And even though this wasn't the first time slavery appeared in world history, many historians argue that the term 'slave' has actually its origins in the word slav.

Luckily for the Slavs, the next few centuries were a period of prosperity and relative peace. We established several state nations and unions. We started trading with the neighboring Western kingdoms. We officially become an equal and respectable part of this world. And my home country, Poland, together with Lithuania, created one of the largest political entities in Europe at a time - The Polish-Lithuanian Commonwealth.

This dual state was also the first major multicultural melting pot in Europe. While Western Christian countries were busy organizing Crusades, expelling non-Christians from their territories, and doing other 'fun' stuff, Slavs boasted a more tolerant policy towards different ethnicities and faiths. And so, the Commonwealth was inhabited by Poles, Ukrainians, Belarusians, Lithuanians, Scots, Jews, Tatars, Armenians, and Germans.

Although some Slavic nations - mostly imperial Russia - did engage in the continental expansion, we have no history of overseas conquests. And it was also Russia that played its part in ending the existence of the Polish–Lithuanian Commonwealth.

In the late 18th century, our territories were split between Prussia, the Habsburg Monarchy, and Russia. For almost two centuries, Poles and other Slaves living in the former Commonwealth were denied their language, culture, and traditions and were forced to speak either German or Russian.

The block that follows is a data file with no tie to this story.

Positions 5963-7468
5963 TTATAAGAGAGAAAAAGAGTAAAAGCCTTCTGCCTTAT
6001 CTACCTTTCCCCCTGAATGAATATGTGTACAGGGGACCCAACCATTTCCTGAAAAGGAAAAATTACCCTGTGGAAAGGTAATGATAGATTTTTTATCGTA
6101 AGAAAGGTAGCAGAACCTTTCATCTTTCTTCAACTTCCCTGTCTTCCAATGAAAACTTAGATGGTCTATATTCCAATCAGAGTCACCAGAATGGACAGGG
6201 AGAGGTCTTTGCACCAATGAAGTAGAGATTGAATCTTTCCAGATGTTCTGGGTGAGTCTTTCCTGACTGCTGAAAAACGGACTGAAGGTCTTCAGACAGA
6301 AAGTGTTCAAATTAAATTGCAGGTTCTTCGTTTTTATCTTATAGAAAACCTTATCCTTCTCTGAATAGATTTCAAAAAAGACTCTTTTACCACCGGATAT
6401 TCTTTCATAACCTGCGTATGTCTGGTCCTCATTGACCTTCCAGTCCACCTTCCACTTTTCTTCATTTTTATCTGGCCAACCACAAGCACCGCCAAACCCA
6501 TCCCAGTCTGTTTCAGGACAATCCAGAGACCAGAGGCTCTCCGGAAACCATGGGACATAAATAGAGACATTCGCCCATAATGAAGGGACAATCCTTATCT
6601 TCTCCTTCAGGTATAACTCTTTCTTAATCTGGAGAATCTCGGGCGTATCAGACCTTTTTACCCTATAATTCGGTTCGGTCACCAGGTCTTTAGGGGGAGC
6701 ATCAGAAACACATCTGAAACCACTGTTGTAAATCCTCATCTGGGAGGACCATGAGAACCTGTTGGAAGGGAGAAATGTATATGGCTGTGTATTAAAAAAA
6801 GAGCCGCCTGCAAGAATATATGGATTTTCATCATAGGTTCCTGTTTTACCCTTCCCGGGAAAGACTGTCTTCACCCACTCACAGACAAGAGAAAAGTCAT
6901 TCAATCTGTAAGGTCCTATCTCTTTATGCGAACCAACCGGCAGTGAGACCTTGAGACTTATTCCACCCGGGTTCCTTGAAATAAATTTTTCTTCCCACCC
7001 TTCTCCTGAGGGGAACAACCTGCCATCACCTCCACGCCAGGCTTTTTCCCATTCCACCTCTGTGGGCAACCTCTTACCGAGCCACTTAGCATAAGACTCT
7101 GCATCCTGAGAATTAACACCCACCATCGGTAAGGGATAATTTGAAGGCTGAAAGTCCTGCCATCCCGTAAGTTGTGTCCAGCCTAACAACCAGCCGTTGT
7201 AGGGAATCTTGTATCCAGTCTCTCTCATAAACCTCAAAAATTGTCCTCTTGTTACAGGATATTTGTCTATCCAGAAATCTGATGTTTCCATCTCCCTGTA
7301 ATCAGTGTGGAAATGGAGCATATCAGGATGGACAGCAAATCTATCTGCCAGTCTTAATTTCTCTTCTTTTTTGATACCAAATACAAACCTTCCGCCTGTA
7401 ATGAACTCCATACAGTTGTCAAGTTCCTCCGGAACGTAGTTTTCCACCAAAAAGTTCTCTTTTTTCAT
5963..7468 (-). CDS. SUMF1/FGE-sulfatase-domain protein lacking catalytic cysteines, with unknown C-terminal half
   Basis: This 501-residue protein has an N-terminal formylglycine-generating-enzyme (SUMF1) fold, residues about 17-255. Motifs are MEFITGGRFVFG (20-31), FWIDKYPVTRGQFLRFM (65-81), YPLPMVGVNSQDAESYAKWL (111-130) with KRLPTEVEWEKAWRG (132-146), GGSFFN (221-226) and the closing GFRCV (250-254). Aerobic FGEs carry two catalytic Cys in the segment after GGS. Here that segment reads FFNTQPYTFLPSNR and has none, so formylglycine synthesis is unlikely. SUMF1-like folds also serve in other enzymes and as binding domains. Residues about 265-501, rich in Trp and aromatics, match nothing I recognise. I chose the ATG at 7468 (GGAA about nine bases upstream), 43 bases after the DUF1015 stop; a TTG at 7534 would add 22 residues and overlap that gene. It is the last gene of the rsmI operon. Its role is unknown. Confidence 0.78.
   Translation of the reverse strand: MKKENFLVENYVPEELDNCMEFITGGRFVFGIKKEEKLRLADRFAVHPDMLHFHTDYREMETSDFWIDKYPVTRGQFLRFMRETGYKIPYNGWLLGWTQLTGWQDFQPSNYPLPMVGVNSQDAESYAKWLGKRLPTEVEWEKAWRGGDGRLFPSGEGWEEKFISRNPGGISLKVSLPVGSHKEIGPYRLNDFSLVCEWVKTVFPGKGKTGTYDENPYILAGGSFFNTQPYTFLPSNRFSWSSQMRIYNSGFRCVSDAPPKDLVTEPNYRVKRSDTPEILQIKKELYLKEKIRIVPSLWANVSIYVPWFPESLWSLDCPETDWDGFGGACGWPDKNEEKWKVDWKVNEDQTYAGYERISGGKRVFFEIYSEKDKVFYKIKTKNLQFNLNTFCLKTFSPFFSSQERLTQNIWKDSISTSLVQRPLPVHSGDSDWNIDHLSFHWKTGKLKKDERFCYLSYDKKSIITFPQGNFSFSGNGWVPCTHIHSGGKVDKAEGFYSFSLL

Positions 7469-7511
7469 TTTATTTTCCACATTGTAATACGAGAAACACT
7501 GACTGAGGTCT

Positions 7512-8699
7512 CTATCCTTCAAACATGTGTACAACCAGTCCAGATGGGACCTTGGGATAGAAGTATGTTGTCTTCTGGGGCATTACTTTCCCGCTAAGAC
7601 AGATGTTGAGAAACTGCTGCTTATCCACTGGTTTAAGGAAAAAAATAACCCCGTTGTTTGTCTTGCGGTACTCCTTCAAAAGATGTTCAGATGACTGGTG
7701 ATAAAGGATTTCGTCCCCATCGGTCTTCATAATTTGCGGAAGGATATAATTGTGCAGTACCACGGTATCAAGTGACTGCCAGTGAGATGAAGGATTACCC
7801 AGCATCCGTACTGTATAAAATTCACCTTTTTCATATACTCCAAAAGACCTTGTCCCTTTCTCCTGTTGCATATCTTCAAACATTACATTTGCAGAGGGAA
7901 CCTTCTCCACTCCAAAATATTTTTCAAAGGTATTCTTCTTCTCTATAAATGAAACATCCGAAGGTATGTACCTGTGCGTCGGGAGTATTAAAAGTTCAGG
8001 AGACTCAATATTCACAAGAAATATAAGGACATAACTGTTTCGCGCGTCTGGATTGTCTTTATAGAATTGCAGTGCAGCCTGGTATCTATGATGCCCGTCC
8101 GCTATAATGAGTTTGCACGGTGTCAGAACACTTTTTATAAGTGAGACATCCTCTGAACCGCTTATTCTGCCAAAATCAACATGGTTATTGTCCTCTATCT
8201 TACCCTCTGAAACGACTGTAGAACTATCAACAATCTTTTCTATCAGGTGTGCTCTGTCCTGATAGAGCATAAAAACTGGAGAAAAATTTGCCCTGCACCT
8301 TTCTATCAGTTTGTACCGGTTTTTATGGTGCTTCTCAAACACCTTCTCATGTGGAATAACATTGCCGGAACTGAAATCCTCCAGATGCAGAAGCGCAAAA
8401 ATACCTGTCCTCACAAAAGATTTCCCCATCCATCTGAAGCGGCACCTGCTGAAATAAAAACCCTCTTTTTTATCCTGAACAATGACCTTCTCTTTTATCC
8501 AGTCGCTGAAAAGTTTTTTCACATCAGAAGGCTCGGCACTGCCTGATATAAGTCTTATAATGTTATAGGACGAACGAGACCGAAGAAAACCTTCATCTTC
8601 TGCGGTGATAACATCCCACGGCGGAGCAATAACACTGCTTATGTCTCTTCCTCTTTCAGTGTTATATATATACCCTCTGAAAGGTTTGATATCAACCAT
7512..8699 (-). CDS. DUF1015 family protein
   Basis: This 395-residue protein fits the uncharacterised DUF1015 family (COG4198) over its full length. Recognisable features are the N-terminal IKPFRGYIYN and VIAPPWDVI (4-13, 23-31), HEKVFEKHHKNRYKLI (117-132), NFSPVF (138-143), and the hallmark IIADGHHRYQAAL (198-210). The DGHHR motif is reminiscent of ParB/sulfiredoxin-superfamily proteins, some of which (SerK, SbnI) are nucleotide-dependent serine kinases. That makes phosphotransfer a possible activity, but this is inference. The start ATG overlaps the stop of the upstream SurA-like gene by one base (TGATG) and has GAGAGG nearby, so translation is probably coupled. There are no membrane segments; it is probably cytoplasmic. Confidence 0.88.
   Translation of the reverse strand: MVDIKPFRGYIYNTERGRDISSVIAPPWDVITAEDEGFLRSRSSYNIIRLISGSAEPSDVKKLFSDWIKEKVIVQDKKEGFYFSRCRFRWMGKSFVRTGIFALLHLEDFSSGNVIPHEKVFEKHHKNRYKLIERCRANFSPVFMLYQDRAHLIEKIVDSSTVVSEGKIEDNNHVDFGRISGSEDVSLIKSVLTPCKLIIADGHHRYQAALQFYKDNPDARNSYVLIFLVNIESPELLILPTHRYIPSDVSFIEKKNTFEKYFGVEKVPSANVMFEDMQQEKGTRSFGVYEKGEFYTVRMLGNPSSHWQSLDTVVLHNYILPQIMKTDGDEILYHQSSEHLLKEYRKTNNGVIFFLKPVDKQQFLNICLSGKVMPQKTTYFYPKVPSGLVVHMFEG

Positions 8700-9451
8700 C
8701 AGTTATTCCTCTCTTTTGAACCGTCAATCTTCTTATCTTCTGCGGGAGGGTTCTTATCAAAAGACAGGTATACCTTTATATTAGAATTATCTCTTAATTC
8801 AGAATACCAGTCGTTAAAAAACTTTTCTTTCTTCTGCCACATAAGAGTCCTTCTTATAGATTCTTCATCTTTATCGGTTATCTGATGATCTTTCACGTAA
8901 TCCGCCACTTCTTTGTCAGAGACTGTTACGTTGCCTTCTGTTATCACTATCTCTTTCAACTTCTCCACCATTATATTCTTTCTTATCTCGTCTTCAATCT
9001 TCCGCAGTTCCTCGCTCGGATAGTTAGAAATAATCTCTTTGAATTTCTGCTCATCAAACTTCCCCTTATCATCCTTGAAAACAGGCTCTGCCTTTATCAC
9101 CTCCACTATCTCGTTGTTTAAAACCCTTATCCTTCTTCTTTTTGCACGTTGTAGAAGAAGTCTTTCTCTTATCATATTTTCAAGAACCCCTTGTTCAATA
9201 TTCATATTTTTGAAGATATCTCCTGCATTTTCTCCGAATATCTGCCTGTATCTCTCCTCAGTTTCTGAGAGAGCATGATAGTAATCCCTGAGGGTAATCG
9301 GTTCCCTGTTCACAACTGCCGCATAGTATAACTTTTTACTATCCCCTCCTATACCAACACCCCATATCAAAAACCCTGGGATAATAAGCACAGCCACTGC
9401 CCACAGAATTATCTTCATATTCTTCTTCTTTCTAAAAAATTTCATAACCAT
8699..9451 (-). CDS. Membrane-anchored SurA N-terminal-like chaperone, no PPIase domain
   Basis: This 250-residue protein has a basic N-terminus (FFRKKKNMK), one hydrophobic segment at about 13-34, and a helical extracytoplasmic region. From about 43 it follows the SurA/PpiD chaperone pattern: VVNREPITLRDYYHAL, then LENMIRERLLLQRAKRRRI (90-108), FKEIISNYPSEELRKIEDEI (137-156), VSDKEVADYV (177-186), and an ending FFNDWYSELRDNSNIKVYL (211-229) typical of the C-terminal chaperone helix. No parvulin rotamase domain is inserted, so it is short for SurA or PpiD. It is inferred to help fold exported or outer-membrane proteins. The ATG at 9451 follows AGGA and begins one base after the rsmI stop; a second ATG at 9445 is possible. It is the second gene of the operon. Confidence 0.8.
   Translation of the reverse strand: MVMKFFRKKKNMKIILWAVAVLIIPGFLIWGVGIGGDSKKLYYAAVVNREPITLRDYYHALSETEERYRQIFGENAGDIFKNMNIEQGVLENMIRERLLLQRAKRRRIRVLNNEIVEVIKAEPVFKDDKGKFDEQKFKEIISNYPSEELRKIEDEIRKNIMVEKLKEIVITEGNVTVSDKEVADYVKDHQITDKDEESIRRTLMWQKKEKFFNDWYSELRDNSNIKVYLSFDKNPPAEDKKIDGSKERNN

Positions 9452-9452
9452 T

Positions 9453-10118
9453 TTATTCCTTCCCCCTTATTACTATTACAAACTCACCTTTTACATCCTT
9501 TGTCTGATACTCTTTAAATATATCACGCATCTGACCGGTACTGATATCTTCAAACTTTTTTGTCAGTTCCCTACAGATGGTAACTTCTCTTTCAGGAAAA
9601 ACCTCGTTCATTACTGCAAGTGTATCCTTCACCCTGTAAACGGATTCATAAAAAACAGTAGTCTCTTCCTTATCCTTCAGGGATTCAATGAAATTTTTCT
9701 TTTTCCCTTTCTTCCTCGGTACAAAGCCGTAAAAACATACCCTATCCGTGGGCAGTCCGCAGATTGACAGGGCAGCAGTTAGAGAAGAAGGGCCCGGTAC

And by the early 20th century, only the Russian Empire and three independent Slavic states survived. For the record, today, there are fourteen of them.

We're still othered

As you can probably imagine, there is much more to our history than I've included in the previous paragraph. But why should any of this matter?

Well, it's no secret that many Slavic countries today continue to struggle economically and socially. Women and gay rights are virtually non-existent in most of them, even those which are part of the EU. Many Slavs are racist, xenophobic, anti-semitic, homophobic, and sexist. Belarus and Ukraine are still at the mercy of the Russian government.

There is no denying these facts.

However, to claim that this is how we've always been or that this is a legacy of our made-up colonial past is factually incorrect. Because it isn't. If anything, it's a legacy of the Soviet Union and centuries of oppression and cultural erasure we endured. We now sadly adapted the same hateful ideologies that our ancestors were running away from. We were othered for such a long time that we felt the need to draw clear lines between different races and faiths to preserve our Slavic identity the moment we regained our independence.

But two wrongs don't make a right.